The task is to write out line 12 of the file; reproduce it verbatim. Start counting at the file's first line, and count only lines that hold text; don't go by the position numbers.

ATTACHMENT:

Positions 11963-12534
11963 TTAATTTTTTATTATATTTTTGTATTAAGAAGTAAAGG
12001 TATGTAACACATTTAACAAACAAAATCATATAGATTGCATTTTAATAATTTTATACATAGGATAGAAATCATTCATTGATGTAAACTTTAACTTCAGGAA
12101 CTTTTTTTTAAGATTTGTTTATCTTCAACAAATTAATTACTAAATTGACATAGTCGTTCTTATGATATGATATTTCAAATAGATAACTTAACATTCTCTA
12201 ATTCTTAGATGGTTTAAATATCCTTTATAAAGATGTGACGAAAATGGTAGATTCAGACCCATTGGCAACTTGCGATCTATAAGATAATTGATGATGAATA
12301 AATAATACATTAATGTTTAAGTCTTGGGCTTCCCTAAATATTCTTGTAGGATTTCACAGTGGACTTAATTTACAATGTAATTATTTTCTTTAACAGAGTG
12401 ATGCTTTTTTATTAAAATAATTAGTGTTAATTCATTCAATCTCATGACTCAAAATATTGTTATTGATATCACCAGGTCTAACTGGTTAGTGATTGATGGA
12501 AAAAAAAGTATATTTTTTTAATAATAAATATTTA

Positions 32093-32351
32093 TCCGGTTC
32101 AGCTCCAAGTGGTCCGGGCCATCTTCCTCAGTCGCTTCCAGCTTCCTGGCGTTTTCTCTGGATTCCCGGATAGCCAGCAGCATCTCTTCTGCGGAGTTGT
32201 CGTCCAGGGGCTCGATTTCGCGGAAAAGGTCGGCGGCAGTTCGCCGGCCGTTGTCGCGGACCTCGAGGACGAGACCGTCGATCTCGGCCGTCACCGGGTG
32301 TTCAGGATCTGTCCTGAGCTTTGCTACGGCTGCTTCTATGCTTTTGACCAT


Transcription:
32201 CGTCCAGGGGCTCGATTTCGCGGAAAAGGTCGGCGGCAGTTCGCCGGCCGTTGTCGCGGACCTCGAGGACGAGACCGTCGATCTCGGCCGTCACCGGGTG